Statistics (was: Re: 55 minute download

From: Katharine Thayer ^lt;[email protected]>
Date: 09/02/04-02:46:19 PM Z
Message-id: <>

Timo Sund wrote:
> Mateo Leyba wrote:
> > It is not an "elitist" idea, it's just the way things are going. It is
> > becoming impractical to use the internet with a slow connection.

Actually that's only true if you use the newer browsers. I use an
ancient browser that's very fast. I have a newer one on the disk to use
for websites that won't work with the old browser, but it works slower
than the dickens and I refuse to use it except when absolutely
necessary. And even the "newer" one is several versions back.

I deleted Mateo's mail after a brief glance this morning, because I
thought I was done talking about bandwidth and all that. But being a
statistican, numbers interest me and I've been thinking about those
numbers off and on all day.

I've emptied the trash and the archives are behind, so I can't look at
the post again to check the numbers, but the way I remember it, it said
that by a recent estimate, 63 million (people? connections?) were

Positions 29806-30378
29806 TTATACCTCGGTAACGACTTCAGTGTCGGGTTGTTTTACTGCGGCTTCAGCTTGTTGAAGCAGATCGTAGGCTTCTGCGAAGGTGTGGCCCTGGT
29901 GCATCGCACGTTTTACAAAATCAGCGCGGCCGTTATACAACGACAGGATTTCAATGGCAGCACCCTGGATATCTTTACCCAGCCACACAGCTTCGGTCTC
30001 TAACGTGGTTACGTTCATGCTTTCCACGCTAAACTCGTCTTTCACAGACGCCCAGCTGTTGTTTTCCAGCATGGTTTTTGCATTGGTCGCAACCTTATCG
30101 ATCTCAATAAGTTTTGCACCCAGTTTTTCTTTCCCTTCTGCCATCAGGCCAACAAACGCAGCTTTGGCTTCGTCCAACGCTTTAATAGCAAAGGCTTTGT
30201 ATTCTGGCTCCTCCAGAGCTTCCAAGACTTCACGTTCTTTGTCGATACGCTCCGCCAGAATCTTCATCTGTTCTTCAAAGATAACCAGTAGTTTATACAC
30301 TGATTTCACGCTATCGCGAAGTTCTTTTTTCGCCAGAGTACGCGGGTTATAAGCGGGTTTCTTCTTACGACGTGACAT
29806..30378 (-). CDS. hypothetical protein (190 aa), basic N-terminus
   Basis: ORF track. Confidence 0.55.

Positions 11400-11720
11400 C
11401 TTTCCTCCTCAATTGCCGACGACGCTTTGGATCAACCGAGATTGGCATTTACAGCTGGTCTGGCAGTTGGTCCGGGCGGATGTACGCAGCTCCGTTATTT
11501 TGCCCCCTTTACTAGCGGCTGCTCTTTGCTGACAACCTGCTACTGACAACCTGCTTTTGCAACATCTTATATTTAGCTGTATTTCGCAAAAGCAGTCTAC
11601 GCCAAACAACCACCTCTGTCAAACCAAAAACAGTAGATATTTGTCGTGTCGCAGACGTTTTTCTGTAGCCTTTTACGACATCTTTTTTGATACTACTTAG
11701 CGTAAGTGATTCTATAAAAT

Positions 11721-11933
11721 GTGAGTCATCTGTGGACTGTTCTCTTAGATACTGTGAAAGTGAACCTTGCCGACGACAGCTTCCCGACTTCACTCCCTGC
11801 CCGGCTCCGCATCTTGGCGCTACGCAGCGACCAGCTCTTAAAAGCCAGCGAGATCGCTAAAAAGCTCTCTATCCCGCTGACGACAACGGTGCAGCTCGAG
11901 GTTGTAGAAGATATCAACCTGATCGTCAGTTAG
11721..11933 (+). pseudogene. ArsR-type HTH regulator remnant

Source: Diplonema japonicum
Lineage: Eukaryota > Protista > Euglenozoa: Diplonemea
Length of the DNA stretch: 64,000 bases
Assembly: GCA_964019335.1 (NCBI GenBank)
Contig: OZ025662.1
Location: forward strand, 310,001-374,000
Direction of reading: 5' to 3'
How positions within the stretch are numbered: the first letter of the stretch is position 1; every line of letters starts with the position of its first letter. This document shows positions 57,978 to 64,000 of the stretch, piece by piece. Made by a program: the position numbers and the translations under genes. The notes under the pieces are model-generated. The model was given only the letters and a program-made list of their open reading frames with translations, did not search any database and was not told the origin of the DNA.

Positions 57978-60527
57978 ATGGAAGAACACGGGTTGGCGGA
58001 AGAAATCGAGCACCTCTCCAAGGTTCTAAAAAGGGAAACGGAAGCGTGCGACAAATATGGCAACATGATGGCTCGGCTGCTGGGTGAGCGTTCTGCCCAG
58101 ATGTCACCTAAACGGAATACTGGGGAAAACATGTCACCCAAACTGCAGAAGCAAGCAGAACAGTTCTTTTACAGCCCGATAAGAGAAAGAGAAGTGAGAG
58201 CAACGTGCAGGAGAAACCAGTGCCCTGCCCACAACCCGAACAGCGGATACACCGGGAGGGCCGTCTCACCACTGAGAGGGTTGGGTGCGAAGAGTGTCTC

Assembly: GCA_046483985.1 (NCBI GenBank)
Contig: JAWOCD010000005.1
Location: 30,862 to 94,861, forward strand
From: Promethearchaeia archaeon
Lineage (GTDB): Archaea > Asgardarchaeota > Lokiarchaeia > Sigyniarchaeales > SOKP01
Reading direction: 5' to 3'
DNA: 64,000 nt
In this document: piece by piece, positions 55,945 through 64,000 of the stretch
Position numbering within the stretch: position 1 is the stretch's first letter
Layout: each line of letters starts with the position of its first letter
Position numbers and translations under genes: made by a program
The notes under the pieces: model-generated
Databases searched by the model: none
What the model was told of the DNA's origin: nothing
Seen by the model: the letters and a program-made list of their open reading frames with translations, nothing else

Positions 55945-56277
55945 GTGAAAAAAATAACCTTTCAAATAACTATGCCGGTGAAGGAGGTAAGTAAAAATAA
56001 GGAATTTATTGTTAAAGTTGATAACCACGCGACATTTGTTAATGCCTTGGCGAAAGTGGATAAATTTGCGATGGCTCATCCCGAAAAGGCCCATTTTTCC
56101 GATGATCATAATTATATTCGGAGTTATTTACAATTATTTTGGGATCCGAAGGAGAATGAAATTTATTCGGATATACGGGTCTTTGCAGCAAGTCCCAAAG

connected by broadband and 61.3 by narrowband, reflecting a 47% increase
in broadband and a 13% decrease in narrowband from the year before.

If I've got the figures right, that means that over the year there were
20 million more broadband (users, connections, whatever the unit was)
but only 9 million fewer narrowband units. If this is so, then it would
be misleading to attribute the increase, or even half of the increase,
in broadband to people switching from narrowband. I don't know where
those other 11 million came from, but if these numbers are right, they
weren't dialup customers moving up.

This is the kind of thing I think about while driving, sorry about that.
Katharine Thayer
Received on Thu Sep 2 21:42:21 2004

This archive was generated by hypermail 2.1.8 : 10/01/04-09:17:54 AM Z CST